One of the most frequently employed interventions employing the Natural Capital logic model in the ocean realm is the creation of a catch share or transferable quota systems (ITQ). ITQs are intended to address issues of long-term resource sustainability by ensuring that catches of fish stocks are limited by tying quota to a total allowable catch (TAC) based on biological limits of population sustainability, with markets set up for trading individual quotas. In addressing long-term resource sustainability, they may address intergenerational equity concerns. However, ITQs can exacerbate social injustice and inequity in fishery systems by emphasizing historic and contemporary inequities [86]. Catch share programs often consider fisheries, and those who access them, as homogenous groups comprising like-minded, rational actors of equal socioeconomic standing. Environmental anthropologists, for example, have long contended that ITQs over-simplify social and community dynamics, and incorrectly assume that privatization of commonly held resources intrinsically leads to better management [87,88]. The share of allowed catch (based on the TAC) is divided between prior users, favoring already established fishers and well-capitalized firms [89]. Smaller scale fishers, or those seeking to initiate access to fishery resources, can become unable to afford entry. Often, this results in the selling or leasing of fishery rights to larger, more affluent, and non-local firms [89,90]. Thus, critics of ITQs illustrate how quota-share systems can inequitably extract wealth from fishing communities, threaten the economic viability of small scale fishers, and jeopardize access customs utilized by coastal Indigenous Peoples [9193].

Environment worldviews

Similar to the Natural Capital model, the Environment Worldviews model is focused on environmental protection and sustainability; however, instead of presupposing the kinds of interventions needed through economic analysis, this model works with local and regional decision-makers to understand their priorities for environmental management before working through potential interventions and ways forward. The Nature’s Contributions to People (NCP) framework, advocated by IPBES, seeks to understand how people benefit from natural systems through the explicit consideration of different cultural lenses, to inform development policy, partly through an explicit lens of “relational values” that track the values that people have in relationship with the natural world and each other [36]. This framework shows promise in advancing equity considerations to include multiple worldviews and local issues, especially since the 3 previously discussed logic models largely neglect the existence or importance of worldviews and broad participation in decision-making. While there have not been many applications of the NCP approach (given how recent it is), there exist some early criticisms of how well it captures the diversity of different cultural lenses, given that the framework is largely constructed by researchers from the west and global North. For example, some studies suggest that the NCP framework can reaffirm western values and notions of human–nature relationships in practice and are not easily inclusive of other values [94,95].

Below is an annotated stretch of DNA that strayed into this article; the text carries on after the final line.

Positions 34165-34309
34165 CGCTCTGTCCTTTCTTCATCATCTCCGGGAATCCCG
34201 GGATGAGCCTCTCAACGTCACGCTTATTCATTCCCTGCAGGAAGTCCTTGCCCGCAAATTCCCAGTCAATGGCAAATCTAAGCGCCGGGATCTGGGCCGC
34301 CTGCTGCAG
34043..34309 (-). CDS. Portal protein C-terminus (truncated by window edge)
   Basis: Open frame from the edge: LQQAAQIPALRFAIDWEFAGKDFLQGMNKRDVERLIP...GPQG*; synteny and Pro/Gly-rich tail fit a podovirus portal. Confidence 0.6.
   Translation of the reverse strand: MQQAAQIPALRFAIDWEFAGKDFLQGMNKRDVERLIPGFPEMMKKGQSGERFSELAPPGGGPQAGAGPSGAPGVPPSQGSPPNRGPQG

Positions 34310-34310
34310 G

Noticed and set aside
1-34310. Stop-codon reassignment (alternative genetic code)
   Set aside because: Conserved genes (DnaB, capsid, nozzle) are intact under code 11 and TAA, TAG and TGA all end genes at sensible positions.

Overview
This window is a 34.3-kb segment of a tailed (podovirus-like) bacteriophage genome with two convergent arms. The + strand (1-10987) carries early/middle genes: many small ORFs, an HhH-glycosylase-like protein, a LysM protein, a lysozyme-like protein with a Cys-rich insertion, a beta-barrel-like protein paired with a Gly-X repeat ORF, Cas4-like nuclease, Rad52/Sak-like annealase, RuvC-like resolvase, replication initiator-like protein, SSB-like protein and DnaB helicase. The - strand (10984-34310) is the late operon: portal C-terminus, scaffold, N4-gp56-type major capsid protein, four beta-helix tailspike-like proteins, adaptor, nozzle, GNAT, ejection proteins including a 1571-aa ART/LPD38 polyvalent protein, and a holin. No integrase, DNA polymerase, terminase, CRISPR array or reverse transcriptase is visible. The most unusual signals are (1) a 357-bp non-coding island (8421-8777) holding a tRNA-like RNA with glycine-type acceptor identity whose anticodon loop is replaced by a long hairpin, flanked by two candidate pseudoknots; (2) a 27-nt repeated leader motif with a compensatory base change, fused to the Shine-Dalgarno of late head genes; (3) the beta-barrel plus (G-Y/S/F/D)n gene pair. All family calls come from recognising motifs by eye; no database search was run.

The Environment Worldviews model has also been applied in specific environment and development planning projects around the world. The Natural Capital Project has been working with communities around the world on projects, aiming to illuminate the benefits people receive from natural systems, and working through continuous engagement with communities to create planning models to aid in development decision processes [96]. The tools developed in this process have led to climate and environmental planning in Canada, the United States of America, Costa Rica, Kenya, and other locations [9799]. The application of the Environmental Worldviews model through collaborative environmental planning seems to be able to deliver on-the-ground sustainable development planning, including community involvement, institutional support, and developmental outcomes, so long as the project is predetermined to focus on environmental goals and environmental protection.

Social well-being

As shown in Fig 1, the Social Well-being logic model is unique as the only model we identify where social considerations are not preceded by environmental or economic ones. In the ocean realm, there is a large body of evidence at local scales highlighting the fundamental benefits of this approach for social cohesion and well-being, often including but potentially separate from environmental or economic outcomes. This includes movements related to Indigenous resurgence in coastal areas [19], fishing and tourism cooperatives and other collectivist arrangements [18], and the recognition and incorporation of traditional resource and coastal management approaches and ways of knowing [100,101]. While this model has not been implemented at larger scales, the focus on social equity as an intrinsic goal beyond environmental sustainability or economic viability has been increasingly recognized, including in the FAO Voluntary Guidelines for Small Scale Fisheries [102], the Monterey Framework for Socially Responsible Seafood [103], and key reports of the High-Level Panel on a Sustainable Blue Economy [5]. As a bottom-up approach, it may also be the only logic model capable of fully delivering on the SDG target to promote the social and political inclusion of everyone (SDG 10.2), and specific interventions focused first on addressing social policy may be best suited on the SDG target focused on reducing discriminatory processes (SDG 10.3). Indeed, recent global analysis suggests that functioning institutions, legal protections for human rights, reduced corruption, and economic equity are larger barriers for achieving equitable and sustainable blue economy visions than natural resource availability [37]. Furthermore, although resource availability for all ocean sectors is not equally distributed across the world, resource availability for some ocean economies is typically not limiting. However, differences in regional capacity to develop sustainable and equitable economies is often due to institutional and social equity differences [37]. Similarly, global analyses of MPAs show that performance of protected areas (towards ecological conservation) is often limited by social and governance factors (such as staff capacity, budget, and inclusive decision-making including communities) more than by the biophysical conditions of the site being protected [104].